And this tour didn’t even include the separate facilities and staff that feed the 450 crew members!

These folks are just getting started on meals for the 2 main restaurants

It’s an amazing operation, and while walking through I realized that I’ve never seen so much stainless steel in one place in my life.  We didn’t get to see the storage areas or refrigerators/freezers on another deck, but we were told that the fresh ingredients and meats, dairy, fish, fruits, and vegetables are sent from all over the world to a central location in Europe.

All of these fresh items then are flown to ports that each ship is destined for, where they re-supply about every 7 days.  This is done to keep quality consistent among all of their ships.  Wow, the logistics involved are mind-blowing!

The dessert/bakery area – simmer down Mona Liza!  Note the cakes to the right, my visit was just before the Super Bowl started

Here’s the area where all room service orders are handled, 24 hours a day

This is the escalator to even more kitchen facilities not included on the tour

The classroom where the cooking classes are conducted.  It doubles as a reservable room for special parties

These were all informative and impressive tours, and we didn’t even have to leave the ship to experience them!

 



 

12 Comments »

  1. I would love to go ‘behind the scenes’ on a cruise ship…especially in the kitchen. It’s just mind-boggling to think of how they obtain and prepare gourmet food for so many people on a world cruise. The laundry tour is interesting, too. And I’m glad you didn’t push the red buttons on the bridge tour, haha!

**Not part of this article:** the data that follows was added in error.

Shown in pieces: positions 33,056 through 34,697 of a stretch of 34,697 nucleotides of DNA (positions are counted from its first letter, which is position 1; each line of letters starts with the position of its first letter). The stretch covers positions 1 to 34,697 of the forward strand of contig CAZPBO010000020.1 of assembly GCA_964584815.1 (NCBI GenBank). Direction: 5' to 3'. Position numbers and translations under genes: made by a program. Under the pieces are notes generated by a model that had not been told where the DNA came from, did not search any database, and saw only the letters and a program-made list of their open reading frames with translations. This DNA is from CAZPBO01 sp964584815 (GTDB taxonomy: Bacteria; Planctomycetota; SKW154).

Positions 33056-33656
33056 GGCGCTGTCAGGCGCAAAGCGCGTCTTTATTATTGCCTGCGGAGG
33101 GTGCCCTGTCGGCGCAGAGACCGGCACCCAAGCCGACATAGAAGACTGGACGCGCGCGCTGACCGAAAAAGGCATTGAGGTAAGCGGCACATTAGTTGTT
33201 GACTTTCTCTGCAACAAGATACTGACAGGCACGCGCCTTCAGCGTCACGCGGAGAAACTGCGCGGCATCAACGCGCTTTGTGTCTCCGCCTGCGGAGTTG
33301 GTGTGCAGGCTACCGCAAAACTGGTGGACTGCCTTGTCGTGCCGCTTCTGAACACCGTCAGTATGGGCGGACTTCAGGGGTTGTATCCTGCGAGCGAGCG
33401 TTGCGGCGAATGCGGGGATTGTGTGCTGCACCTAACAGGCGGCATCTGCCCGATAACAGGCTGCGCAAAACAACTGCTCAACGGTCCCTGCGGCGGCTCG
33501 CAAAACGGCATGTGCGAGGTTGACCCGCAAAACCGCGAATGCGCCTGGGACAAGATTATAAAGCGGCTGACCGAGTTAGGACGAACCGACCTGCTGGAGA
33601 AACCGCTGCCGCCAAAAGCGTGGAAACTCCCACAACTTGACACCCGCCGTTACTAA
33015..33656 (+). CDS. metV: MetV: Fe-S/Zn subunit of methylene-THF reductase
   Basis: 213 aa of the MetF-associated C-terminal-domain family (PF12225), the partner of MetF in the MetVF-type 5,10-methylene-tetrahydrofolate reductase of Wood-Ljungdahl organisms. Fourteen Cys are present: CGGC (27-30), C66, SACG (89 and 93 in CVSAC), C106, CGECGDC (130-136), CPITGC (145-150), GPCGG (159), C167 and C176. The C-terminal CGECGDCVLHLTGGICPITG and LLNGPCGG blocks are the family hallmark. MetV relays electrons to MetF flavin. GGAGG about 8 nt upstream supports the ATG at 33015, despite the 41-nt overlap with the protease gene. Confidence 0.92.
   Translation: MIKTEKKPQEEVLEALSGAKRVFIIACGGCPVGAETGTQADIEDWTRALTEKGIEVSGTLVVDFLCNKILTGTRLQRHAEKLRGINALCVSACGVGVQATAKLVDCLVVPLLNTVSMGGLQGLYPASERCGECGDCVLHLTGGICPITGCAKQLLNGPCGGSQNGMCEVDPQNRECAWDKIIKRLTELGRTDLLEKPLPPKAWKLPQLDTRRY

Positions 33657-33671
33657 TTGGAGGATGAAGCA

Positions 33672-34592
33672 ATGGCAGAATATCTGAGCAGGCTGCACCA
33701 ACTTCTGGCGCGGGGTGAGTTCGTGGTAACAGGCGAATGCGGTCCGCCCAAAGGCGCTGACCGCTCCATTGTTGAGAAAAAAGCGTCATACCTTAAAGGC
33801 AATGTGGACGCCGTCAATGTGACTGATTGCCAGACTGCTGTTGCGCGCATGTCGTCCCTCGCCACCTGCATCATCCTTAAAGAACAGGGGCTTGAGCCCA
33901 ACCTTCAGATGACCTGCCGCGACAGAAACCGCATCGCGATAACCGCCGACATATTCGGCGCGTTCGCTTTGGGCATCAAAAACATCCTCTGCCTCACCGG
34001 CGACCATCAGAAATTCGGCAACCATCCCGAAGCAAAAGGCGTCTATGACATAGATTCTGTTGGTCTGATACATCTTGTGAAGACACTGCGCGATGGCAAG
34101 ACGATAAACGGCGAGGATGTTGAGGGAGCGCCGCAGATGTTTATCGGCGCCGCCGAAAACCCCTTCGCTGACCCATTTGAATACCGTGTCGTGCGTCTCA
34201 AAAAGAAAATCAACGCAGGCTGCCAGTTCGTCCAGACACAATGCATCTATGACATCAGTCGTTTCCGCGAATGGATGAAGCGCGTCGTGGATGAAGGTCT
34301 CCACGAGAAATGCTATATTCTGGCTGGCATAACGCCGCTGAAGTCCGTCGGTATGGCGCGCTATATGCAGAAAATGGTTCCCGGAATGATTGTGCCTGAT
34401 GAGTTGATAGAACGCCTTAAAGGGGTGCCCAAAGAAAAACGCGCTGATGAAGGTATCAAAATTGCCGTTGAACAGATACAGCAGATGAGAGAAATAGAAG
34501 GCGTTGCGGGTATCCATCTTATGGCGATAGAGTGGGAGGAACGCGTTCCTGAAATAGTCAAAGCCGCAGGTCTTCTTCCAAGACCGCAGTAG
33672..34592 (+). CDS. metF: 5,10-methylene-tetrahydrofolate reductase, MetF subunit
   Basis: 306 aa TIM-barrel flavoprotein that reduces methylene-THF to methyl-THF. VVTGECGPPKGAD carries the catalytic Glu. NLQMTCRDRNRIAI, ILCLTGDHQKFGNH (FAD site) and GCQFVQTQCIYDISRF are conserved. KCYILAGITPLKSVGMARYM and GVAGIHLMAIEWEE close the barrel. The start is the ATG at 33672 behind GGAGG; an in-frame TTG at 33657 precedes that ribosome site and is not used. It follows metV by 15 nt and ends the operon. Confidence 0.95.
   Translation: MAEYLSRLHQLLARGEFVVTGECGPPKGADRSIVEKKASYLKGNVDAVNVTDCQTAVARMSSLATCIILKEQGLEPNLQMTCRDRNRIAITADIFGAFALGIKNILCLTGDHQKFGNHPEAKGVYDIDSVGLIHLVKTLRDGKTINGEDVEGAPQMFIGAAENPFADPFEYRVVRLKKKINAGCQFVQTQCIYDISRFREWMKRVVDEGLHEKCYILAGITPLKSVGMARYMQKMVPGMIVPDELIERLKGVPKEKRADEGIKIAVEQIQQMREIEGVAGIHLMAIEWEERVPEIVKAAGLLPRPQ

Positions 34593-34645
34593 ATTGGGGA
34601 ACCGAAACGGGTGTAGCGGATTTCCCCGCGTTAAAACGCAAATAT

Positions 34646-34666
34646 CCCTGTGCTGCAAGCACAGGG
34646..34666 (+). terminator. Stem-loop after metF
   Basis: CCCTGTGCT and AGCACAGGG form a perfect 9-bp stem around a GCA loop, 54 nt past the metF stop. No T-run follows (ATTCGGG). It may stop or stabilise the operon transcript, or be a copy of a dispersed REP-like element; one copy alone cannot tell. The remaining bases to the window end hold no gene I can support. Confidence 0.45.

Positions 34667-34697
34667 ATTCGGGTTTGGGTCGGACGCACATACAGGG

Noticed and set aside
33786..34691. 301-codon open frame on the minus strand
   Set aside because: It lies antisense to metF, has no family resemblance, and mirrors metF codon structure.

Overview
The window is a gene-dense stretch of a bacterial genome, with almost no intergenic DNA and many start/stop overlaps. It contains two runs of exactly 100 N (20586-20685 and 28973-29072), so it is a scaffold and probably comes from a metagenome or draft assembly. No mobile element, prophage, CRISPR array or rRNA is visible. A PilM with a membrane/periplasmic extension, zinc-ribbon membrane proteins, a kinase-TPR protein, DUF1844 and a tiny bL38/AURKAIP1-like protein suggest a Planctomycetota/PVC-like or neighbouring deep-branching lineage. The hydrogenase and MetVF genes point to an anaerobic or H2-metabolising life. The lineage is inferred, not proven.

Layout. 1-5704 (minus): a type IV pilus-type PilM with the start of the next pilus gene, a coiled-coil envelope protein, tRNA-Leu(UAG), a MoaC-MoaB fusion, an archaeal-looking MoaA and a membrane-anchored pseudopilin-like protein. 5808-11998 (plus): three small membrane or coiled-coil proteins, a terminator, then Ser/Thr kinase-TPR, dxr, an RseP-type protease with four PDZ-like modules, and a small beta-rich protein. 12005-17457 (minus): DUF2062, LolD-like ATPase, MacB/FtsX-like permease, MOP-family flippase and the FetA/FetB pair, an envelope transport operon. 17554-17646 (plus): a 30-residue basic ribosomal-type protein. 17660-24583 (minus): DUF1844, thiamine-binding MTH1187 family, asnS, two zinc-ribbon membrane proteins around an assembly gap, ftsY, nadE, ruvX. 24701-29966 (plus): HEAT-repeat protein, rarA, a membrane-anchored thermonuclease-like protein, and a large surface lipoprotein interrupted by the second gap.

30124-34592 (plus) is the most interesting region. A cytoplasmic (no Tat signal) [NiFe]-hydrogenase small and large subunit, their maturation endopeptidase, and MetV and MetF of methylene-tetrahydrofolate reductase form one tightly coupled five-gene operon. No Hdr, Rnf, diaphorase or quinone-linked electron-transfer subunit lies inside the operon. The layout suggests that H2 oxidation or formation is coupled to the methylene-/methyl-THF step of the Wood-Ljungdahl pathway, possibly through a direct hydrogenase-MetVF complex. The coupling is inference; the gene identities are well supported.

Liked by 1 person

  2. Very interesting and different post Steve. I loved seeing all the “behind the scenes” scenes. Fascinating to think about all the work going on while the passengers are blissfully unaware!

    Liked by 1 person

  3. Hi there!
    We just finished a cruise on Royal Caribbean and they offered a behind the scenes tour as well. Same areas you visited as well as crews quarters, engine room and what they affectionately call I-95, the main thoroughfare for crew. What an amazing peek into how they keep the cruise operating efficiently and seamlessly! Hubby is a chef so that part really intrigued him.

    Liked by 1 person

  4. Totally agree, the inner-workings of a cruise ship are mind-boggling! I also took a tour of the many kitchens, the navigational equipment, the engine equipment, plus many shows in the theater area for cooking lectures from the chef, and I learned SO MUCH! To this day, I still follow one cruise chef’s suggestion to use parchment paper while frying (to cut down on oil-soaked chicken or fish). And the logistics for a world cruise! Totally fascinating.

    Liked by 1 person